St. Kitts-Nevis Leader Defends PetroCaribe Initiative

Venezuelan Dictator and Despot - Hugo Chavez

Venezuelan Dictator and Despot – Hugo Chavez

Basseterre, St. Kitts – Nevis
July 24, 2009 (CUOPM)

St. Kitts and Nevis Prime Minister Hon. Dr. Denzil L. Douglas has spoken out in defence of the Venezuela-led PetroCaribe initiative, telling critics of the energy accord that his government is quite satisfied that “it’s working.”

Dr. Douglas has also defended a recent proposal by the Hugo Chavez administration in Caracas to increase the upfront charges for oil under the agreement, from 60 to 80 percent.

He said while Venezuela remains committed to supplying the region’s energy needs, it must be remembered that Chavez does not have control of the market.

“As the price of oil continues to fall what you are being asked to pay upfront increases, but if the price of oil increases, it could reach the point where your credits would become 60 percent again, possibly, and what you have to pay upfront is just 40 percent.

“So it is really a sliding scale arrangement that we have agreed to. It is not that they (Venezuela) are demanding 80 percent but it is what the sliding scale arrangement has been, based on the price of fuel on the world market,” Dr. Douglas told the Caribbean Media Corporation (CMC) in an interview in his Government Headquarters Office on Church Street.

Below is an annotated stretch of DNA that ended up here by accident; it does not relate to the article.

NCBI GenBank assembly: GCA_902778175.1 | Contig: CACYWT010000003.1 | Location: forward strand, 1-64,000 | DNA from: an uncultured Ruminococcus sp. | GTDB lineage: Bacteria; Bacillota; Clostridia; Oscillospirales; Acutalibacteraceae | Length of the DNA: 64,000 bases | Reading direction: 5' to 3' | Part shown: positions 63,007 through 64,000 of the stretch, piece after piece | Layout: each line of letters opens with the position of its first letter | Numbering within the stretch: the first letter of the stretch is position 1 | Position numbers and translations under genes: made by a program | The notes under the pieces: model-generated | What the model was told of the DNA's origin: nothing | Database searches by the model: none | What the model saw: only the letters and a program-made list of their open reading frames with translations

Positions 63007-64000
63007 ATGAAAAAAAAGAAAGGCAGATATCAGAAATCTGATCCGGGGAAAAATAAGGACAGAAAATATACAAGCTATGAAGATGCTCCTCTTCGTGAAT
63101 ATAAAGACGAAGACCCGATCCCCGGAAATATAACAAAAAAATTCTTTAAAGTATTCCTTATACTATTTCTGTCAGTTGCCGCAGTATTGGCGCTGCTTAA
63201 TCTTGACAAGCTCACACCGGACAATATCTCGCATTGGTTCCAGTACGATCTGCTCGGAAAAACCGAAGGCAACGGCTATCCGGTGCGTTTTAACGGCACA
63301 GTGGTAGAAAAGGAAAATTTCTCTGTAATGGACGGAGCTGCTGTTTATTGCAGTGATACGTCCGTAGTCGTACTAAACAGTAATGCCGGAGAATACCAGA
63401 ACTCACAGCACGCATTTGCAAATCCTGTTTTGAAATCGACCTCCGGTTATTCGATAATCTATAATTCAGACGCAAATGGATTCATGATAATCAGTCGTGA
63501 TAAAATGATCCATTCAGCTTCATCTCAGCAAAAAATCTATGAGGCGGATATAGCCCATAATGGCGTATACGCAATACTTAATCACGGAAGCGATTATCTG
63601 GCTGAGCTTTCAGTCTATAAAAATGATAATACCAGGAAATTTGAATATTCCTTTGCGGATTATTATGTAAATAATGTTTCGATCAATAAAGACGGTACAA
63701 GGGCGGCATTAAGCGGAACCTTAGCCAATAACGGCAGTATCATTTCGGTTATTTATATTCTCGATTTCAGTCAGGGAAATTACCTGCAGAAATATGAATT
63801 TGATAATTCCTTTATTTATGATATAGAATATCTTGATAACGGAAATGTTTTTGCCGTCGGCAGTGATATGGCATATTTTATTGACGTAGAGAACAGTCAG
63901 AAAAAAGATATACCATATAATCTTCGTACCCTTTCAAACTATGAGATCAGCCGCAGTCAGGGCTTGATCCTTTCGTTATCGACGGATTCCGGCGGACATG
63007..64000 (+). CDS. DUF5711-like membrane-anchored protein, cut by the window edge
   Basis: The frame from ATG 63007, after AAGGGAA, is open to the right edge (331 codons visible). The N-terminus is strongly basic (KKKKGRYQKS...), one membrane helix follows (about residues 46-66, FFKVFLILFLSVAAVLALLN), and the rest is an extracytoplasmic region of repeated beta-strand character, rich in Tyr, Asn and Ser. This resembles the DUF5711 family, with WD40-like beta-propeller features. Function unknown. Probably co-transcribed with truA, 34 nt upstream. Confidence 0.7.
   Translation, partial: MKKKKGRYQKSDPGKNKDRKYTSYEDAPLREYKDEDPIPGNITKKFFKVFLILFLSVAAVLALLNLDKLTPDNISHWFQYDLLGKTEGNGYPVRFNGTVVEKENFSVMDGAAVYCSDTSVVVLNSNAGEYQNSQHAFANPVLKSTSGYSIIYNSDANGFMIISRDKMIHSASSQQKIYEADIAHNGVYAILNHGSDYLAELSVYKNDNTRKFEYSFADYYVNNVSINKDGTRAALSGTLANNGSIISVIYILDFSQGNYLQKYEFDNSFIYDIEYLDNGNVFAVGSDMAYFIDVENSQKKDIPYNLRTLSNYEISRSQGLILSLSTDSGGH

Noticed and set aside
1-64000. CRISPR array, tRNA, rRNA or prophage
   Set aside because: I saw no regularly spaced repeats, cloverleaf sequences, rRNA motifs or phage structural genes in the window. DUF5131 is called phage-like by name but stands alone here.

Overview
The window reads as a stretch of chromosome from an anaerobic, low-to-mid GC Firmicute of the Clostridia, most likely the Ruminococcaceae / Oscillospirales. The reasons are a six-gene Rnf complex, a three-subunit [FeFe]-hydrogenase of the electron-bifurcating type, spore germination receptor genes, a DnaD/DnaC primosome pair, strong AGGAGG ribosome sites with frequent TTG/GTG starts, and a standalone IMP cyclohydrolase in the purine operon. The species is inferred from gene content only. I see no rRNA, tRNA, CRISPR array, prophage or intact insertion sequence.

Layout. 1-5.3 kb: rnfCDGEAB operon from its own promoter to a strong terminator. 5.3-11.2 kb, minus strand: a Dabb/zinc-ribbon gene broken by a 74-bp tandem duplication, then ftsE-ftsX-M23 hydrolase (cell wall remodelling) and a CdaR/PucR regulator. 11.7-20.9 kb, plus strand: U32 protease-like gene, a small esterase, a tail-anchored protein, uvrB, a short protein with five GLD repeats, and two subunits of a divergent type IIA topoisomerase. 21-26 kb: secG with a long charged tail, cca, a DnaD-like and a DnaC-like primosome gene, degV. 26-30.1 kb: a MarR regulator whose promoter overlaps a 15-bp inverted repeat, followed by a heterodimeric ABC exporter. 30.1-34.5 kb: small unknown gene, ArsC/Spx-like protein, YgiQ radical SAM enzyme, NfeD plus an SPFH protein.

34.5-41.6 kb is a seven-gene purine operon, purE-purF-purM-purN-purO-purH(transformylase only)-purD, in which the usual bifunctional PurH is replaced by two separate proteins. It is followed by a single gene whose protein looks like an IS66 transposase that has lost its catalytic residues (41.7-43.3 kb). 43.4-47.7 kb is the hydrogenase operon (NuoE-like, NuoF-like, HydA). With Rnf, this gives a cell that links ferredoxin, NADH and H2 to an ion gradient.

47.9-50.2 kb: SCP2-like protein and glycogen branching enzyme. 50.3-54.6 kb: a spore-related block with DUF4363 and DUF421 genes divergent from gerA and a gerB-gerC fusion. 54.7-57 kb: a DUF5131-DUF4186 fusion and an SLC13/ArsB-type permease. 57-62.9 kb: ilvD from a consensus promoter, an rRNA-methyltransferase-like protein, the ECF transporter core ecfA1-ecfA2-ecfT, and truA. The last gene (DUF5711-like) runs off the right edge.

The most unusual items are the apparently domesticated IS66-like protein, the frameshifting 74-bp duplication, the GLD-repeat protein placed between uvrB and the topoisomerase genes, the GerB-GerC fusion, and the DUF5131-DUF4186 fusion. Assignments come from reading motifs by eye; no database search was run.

The Kittitian leader, who recently hosted the Sixth PetroCaribe Summit in Basseterre, further insisted that the Caracas deal has benefited his country, which he said was faced with a situation two years ago in which had consumed its entire fuel budget in four months because of the high price of oil at that time.

“Now I am sure that we are better able to manage in the sense that budgeting becomes easier, sticking to the budget for our fuel bill becomes easier and I think to a large extent we are benefiting,” he told CMC.

Under the original deal signed back in 2005, a number of Caribbean countries entered into an alliance with Caracas to purchase oil at market value but only a part payment of 60 per cent was needed up front, with the remainder being paid through a 25-year financing agreement with a one per cent rate of interest.

The deal allowed for the Caribbean nations to purchase up to 185,000 barrels of oil per day on these terms. In addition, it allowed for them to pay part of the cost with other products, such as bananas, rice, and sugar.

But Venezuela, which recently complained that some countries were racking up high tabs, is proposing to amend the terms.

“Yes it sounds a little high to say 80/20, 80 upfront and 20 credit but in terms of the dollar amount I believe it is much less,” Douglas told CMC, adding that St. Kitts and Nevis has been meeting its end of the bargain.

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